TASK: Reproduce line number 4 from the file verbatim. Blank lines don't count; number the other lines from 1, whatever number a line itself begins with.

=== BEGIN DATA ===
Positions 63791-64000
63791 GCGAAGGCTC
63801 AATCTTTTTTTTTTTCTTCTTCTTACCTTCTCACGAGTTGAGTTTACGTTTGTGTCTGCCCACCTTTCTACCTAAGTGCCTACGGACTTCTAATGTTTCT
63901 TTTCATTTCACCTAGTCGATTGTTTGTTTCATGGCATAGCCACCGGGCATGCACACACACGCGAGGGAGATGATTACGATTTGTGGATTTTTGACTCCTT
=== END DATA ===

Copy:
63901 TTTCATTTCACCTAGTCGATTGTTTGTTTCATGGCATAGCCACCGGGCATGCACACACACGCGAGGGAGATGATTACGATTTGTGGATTTTTGACTCCTT